The elder members of the Boomer have once again spoken. Today’s I Remember JFK memory is all about Winky-Dink and You, praised by, among others, uber-geek Bill Gates as an interactive kid’s show that turned the television into the world’s first multimedia device.
Winky-Dink began airing at 9:30 central time on Saturday mornings in 1953. Televisions were rare enough then that kids would often gather at a home that had one to see the adventures of the little star-headed adventurer wearing the plaid pants who needed YOUR help to get out of various fixes.
Winky-Dink featured Jack barry as Winky’s narrator, who would prompt kids at home to put their plastic Winky-Dink screen over the front of the boob tube and draw whatever it was that the hero needed to formulate an escape from whatever fix he had found himself in. Of course, the mere lack of a screen wouldn’t stop imaginative children from drawing directly on the glass with whatever writing implement was handy. Thus did many a parent learn that a fifty-cent investment in a Winky-Dink screen kit would greatly extend the life of a much more expensive television set.
To say that Winky-Dink had a passionate following would be an understatement. There are a wealth of memories all over the web from grown-up kids who assisted W-D in escaping tight spots by drawing bridges to get over rivers, parachutes to gently lower him to the ground, or ladders to crawl out of deep holes.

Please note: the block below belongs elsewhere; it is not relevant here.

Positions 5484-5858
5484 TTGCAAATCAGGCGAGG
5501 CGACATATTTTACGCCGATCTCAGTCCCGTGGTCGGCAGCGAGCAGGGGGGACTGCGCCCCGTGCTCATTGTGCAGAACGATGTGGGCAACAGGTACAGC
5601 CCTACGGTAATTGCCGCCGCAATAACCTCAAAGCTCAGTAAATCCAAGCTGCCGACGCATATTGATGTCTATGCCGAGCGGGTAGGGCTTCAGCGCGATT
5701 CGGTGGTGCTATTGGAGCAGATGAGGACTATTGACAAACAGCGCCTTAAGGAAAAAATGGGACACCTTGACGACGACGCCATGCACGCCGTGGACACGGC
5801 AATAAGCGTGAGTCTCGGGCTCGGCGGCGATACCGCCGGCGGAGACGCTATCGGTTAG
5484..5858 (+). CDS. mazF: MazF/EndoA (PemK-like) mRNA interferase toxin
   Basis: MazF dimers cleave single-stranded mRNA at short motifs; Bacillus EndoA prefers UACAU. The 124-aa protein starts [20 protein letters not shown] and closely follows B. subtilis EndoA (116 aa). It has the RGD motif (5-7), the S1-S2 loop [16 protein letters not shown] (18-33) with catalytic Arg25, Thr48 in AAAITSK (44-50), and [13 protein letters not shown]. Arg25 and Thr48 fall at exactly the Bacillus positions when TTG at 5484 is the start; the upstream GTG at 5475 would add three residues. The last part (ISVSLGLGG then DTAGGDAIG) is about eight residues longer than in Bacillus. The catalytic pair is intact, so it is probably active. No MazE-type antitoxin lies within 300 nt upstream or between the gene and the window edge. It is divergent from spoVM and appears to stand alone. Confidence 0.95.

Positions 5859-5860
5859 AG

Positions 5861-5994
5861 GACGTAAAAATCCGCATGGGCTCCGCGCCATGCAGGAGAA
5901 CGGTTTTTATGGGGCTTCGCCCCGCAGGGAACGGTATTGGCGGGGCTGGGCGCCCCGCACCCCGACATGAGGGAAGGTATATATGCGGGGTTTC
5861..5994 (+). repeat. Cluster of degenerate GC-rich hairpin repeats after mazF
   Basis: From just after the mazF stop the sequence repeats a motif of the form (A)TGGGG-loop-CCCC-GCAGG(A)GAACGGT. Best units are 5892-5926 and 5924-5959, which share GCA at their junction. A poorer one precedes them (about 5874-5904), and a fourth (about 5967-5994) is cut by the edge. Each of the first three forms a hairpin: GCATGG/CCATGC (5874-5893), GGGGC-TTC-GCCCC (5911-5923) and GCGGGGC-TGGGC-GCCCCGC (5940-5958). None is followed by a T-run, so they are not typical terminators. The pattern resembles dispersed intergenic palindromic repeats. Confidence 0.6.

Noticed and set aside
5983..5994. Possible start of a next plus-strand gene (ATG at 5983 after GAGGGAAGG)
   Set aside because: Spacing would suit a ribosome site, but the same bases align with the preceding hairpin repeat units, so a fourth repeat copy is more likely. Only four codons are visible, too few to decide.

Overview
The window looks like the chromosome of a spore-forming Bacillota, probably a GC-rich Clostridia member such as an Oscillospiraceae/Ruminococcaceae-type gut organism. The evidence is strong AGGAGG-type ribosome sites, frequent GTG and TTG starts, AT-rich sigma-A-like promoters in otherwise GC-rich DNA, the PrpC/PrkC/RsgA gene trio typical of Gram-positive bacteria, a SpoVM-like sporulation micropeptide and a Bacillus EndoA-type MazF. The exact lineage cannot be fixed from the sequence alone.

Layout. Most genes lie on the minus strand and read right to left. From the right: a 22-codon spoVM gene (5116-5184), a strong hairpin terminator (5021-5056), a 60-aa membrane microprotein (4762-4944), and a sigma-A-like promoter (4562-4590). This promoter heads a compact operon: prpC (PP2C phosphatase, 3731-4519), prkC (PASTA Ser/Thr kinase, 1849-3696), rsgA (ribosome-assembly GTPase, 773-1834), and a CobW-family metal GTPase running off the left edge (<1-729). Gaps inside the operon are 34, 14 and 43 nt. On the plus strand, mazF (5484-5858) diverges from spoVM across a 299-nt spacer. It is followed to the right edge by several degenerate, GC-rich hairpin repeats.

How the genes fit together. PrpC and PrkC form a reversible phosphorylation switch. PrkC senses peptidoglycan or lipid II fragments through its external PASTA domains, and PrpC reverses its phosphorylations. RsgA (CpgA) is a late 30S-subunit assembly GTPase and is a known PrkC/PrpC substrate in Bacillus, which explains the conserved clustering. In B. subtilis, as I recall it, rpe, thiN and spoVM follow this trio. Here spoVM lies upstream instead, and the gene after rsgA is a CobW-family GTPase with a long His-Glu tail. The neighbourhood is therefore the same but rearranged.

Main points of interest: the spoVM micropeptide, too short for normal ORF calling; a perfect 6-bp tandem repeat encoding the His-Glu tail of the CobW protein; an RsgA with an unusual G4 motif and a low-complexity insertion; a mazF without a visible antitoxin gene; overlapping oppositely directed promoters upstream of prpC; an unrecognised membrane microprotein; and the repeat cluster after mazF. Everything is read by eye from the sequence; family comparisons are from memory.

The reason for these vivid recollections is simple: the act of drawing on the screen helped plant the moment deeply into the child’s permanent memory. TV was new enough that the youngsters involved likely remembered life without it, and now, this recently-obtained incredible talking moving picture machine was inviting them to become part of the show!
That’s powerful stuff.
The interaction also involved decoding messages. Example: Horizontal lines would appear on the screen. Barry would direct kids at home to trace them out with the soft Winky-Dink crayons included in the kit. Later in the show, vertical lines would be shown. Once the kid traced them out, a secret message would appear.
Now, I ask you: is there anything on this planet more cool than that to a seven-year old kid?
Afterwards, the plastic screen would be peeled off of the television and wiped clean. Static electricity made for a very powerful “magnet” that held the sheet in place. It was all perfect for an interactive television experience.
Mr. Bungle joined Jack Barry on the show each week. Dayton Allen played the hapless assistant who would inadvertently screw things up. Allen was a familiar “face” of 1950’s and 60’s children’s television, playing the puppet voices of Phineas T. Bluster and Flub-a-Dub on Howdy Doody, He also voiced Deputy Dawg, Fearless Fly, and those mischievous magpies known as Heckle and Jeckle.
Winky-Dink and You rode high until it was canceled in April 1957. Host Jack Barry had gotten quite busy with other projects, including hosting the soon-to-be-infamous quiz show Twenty-One. Thus ended chapter one of Winky-Dink.
Chapter two began in 1969, with a syndicated version of the show that once again caused kits for interaction to be sold in dime stores all over the nation. The five-minute show was a minor hit until 1973. This time, the cause of its demise was more obvious: concerns about radiation possibly emanating from now-common color televisions.
Today, you can still purchase Winky-Dink (the latter incarnation) on DVD, including the screen kit, at this site. It’s a cheap 25 dollar investment in planting some seriously great memories into the minds of your grandchildren.
And great memories are what life is all about, right?